When Norwegian skydiver Anders Helstrup dove from a small plane in 2012, he had a strange feeling that something wasn't quite right. Since he'd recorded the entire jump with a helmet camera, he checked the footage and was shocked to see what looked like a large, dark rock hurtling near him as he fell.
“When we stopped the film, we could clearly see something that looked like a stone,” Helstrup told Norwegian news site NRK. “At first it crossed my mind that it had been packed into a parachute, but it’s simply too big for that.”
After an intensive search of the landing site failed to turn up the object, Helstrup took the video to the Natural History Museum in Oslo for analysis, and several experts are now convinced the rock was a meteorite.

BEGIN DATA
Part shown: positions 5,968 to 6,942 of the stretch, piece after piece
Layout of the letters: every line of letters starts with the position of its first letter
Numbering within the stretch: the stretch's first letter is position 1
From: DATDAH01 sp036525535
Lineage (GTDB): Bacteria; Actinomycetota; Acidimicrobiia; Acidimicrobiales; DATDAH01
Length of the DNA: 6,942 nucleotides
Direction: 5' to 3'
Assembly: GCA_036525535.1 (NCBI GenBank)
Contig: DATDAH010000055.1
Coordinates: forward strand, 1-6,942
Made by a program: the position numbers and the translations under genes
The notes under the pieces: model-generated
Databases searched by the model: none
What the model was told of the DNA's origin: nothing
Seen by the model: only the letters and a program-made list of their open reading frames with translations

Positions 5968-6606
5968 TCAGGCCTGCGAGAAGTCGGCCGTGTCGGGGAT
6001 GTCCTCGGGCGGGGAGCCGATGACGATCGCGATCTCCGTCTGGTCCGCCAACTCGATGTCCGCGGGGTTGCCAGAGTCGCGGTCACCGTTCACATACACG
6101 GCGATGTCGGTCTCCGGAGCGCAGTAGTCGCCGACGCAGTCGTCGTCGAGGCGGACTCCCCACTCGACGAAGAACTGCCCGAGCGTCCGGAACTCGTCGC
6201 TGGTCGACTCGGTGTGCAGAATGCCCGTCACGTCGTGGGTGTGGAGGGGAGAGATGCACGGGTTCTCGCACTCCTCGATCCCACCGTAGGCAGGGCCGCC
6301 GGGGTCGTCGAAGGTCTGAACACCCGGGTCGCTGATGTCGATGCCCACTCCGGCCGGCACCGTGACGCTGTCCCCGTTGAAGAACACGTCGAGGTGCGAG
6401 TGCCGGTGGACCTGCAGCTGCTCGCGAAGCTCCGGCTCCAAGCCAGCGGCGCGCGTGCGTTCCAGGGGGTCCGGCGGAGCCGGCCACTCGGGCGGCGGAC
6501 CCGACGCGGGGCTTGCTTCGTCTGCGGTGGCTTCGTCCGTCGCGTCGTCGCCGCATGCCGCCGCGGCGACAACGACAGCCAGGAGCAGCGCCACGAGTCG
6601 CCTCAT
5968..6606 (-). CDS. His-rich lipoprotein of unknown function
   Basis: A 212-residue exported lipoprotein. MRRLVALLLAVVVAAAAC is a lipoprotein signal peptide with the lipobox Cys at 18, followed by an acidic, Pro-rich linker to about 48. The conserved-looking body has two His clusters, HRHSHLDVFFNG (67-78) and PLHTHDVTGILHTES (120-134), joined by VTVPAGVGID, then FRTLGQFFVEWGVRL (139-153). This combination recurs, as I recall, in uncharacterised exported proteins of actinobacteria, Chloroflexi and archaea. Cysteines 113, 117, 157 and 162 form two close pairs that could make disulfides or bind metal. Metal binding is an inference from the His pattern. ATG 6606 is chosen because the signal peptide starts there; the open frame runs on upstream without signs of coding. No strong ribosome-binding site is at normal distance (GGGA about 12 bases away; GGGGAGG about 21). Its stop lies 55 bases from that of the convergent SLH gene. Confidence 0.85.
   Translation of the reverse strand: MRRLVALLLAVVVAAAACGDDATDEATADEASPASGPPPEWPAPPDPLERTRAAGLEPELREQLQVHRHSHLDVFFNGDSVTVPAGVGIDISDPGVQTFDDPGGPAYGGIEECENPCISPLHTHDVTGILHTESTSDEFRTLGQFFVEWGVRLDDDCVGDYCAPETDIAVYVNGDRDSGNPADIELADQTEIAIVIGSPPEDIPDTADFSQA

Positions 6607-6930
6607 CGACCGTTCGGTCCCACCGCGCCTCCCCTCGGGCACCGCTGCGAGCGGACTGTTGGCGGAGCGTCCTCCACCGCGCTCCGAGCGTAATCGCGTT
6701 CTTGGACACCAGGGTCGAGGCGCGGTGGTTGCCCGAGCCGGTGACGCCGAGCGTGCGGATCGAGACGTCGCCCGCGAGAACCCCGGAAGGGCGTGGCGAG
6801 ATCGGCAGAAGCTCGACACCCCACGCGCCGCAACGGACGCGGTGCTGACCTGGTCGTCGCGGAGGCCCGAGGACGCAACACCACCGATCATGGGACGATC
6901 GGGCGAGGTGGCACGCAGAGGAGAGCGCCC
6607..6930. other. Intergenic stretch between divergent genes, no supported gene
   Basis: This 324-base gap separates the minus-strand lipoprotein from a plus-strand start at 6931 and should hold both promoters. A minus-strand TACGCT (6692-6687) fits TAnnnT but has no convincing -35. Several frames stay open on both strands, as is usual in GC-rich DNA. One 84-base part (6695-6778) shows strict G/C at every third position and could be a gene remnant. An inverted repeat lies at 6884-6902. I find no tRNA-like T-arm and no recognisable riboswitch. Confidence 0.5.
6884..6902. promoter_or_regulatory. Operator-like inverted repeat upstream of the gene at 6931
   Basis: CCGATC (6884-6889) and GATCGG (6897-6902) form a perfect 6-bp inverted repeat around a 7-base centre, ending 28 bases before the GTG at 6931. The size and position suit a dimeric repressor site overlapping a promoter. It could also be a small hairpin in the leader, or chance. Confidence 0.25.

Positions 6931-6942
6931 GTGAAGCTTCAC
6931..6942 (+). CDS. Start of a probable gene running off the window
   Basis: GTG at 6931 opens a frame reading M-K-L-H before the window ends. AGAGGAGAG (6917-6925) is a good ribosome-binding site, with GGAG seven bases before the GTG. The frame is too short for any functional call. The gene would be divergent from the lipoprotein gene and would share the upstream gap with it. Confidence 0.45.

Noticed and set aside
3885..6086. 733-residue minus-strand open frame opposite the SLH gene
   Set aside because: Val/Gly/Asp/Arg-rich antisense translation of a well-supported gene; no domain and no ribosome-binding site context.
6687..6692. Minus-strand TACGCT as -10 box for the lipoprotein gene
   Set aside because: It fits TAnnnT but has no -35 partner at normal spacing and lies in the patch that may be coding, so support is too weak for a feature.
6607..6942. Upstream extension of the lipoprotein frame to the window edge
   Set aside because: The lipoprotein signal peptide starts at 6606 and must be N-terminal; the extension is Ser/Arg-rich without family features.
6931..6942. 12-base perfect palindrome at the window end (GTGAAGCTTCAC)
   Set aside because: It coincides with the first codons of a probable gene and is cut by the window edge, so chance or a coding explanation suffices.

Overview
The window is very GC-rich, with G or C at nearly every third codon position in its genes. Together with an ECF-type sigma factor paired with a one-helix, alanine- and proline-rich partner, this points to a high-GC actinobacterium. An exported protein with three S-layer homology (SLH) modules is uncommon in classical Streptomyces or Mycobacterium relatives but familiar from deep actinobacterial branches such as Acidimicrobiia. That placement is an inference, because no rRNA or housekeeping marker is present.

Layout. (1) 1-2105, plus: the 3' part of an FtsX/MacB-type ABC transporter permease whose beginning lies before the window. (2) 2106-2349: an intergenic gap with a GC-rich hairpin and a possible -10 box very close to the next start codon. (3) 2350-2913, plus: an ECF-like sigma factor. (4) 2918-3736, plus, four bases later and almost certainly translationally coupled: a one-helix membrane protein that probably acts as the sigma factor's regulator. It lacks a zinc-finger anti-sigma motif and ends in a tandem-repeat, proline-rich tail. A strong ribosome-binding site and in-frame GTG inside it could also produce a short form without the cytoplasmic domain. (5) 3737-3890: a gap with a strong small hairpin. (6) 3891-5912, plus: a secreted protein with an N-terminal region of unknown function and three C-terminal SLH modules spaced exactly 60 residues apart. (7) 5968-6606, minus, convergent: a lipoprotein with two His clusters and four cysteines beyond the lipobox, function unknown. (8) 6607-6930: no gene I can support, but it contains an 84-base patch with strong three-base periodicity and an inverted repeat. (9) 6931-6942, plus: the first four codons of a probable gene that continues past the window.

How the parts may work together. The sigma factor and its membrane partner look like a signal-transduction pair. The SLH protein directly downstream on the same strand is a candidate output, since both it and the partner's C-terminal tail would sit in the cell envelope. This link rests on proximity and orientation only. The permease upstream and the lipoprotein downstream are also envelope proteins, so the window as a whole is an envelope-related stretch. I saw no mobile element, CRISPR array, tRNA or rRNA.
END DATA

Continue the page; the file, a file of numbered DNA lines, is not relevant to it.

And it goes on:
Photo: Roger Myren/NRK
Geologists theorize that the object is a fragment of a larger meteor that may have exploded far above Helstrup as he jumped. Pieces still intact by this stage are “burned out,” no longer illuminated by friction with the upper atmosphere, and begin a straight drop to the Earth's surface known as “dark flight.”
Photo: Anders Helstrup/Hans Erik Foss Amundsen
Helstrup has become a bit of a celebrity among meteor hunters, many of whom have tried tracking the object's trajectory from the video in the hope of locating the meteorite, which could be quite valuable if verified. A website was launched to explain the incident in detail for anyone interested in joining the search.
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